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My hair is exhausted. It’s been scrunched, tangled around a brush, and fried. It’s been doused with product, tussled with, and misted like a houseplant. But it wasn’t until my husband said he smelled something burning that I decided to call in the big guns. I had to. My ponytail and I have been hibernating for months; suddenly I’m faced with social commitments. I didn’t want to look as if I tried too hard, but I wanted my friends to admire it and my frenemies to be jealous. That said, only one kind of hair would fit the bill: beach hair, or what is fast becoming known as Kate Moss hair.

This is not ’90s bed head, mind you. Back in the post-grunge era, bed head was inspired by, well, the bed. You rolled out of your ratty futon and there you were, dirty uncombed hair and all. More hygienic types achieved it with now-iconic texturizing products like Tigi Bed Head’s waxy roll-on, Hair Stick for Cool People, or Bumble and Bumble’s Surf Spray. The 2011 version — beach hair — is clean, shiny, red-carpet-ready. It’s styled, but subtly so.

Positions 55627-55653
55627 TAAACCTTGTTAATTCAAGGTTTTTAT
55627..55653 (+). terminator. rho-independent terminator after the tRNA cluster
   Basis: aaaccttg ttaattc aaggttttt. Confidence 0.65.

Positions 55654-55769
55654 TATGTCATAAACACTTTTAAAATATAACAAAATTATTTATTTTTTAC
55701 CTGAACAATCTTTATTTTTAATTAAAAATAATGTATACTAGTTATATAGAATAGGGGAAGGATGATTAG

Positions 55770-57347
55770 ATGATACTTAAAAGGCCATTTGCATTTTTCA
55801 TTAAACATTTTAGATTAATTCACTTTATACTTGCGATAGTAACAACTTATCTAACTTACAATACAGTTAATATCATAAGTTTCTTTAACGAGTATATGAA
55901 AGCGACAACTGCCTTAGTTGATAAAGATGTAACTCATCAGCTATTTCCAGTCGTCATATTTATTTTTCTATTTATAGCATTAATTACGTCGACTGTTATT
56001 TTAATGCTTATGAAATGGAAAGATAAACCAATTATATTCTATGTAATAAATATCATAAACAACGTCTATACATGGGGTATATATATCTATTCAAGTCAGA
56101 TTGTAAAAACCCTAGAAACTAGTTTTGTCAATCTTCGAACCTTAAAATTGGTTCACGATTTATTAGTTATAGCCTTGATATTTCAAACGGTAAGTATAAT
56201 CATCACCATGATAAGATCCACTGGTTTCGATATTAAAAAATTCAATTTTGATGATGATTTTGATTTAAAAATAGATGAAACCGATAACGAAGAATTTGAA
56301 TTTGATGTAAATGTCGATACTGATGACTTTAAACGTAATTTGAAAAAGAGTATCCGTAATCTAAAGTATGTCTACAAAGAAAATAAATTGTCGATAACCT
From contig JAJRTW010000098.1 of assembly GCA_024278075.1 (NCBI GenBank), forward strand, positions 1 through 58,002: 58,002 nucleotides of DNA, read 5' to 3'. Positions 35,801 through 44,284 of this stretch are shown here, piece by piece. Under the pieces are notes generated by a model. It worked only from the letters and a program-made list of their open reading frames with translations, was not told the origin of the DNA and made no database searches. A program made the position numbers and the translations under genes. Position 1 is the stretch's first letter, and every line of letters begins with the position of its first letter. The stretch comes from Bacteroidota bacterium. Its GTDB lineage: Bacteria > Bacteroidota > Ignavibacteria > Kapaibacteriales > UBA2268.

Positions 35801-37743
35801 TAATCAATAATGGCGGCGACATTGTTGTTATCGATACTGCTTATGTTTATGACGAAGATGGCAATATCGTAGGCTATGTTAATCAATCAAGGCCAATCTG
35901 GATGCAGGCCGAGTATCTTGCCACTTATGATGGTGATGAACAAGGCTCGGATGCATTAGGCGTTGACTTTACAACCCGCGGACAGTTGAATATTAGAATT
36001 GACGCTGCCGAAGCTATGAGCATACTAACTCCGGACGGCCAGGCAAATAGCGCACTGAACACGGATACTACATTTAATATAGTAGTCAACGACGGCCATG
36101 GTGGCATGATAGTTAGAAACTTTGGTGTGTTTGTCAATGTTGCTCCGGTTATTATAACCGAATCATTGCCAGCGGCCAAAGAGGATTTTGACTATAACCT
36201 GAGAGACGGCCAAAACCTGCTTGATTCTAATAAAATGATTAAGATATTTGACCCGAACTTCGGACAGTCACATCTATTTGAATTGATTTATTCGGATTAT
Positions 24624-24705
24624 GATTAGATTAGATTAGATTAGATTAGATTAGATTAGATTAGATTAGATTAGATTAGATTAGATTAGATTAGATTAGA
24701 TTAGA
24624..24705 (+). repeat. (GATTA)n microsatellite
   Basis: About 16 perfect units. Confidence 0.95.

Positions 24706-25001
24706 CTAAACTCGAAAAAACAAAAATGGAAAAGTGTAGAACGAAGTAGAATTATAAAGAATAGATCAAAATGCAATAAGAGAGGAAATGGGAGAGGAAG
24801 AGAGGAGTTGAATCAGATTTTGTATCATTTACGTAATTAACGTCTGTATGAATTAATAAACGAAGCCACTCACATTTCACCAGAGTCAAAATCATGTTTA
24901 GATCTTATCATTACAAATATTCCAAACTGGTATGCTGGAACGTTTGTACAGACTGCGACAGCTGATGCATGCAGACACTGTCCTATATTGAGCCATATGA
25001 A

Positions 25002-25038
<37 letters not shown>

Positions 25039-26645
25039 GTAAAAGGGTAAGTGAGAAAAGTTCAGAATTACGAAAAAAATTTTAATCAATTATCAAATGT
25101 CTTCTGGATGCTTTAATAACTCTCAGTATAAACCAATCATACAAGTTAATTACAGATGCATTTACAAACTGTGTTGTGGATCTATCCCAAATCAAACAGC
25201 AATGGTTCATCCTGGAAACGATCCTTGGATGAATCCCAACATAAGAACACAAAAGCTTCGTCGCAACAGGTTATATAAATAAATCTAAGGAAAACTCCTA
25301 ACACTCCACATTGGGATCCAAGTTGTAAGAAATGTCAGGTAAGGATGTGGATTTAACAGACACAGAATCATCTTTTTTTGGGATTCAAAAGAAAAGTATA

Bronwen Melvin, a hairstylist who helped coif the windswept looks on the Vera Wang runway, explains: “It’s unintentionally sexy — like, ‘I can’t help that I’m this fabulous. It just happened.'”

The style seems to have “happened” everywhere I look: on Gisele, toting her baby to the pediatrician; on Kate Moss, always; on Scarlett Johansson’s bob; on Sienna Miller’s messy updo. I suppose it’s the right look for these economically uncertain times: glamorous but not ostentatiously so. I wanted it to happen to me, too.

The fact that all the aforementioned girls are blessed with undulating golden locks — while my hair is straight, fine, and the color of coal — didn’t stop me. If I managed Farrah Fawcett wings in grade school, then I certainly can attain effortless waves as a grown-up. The gurus I queried agreed. But it was going to take work.

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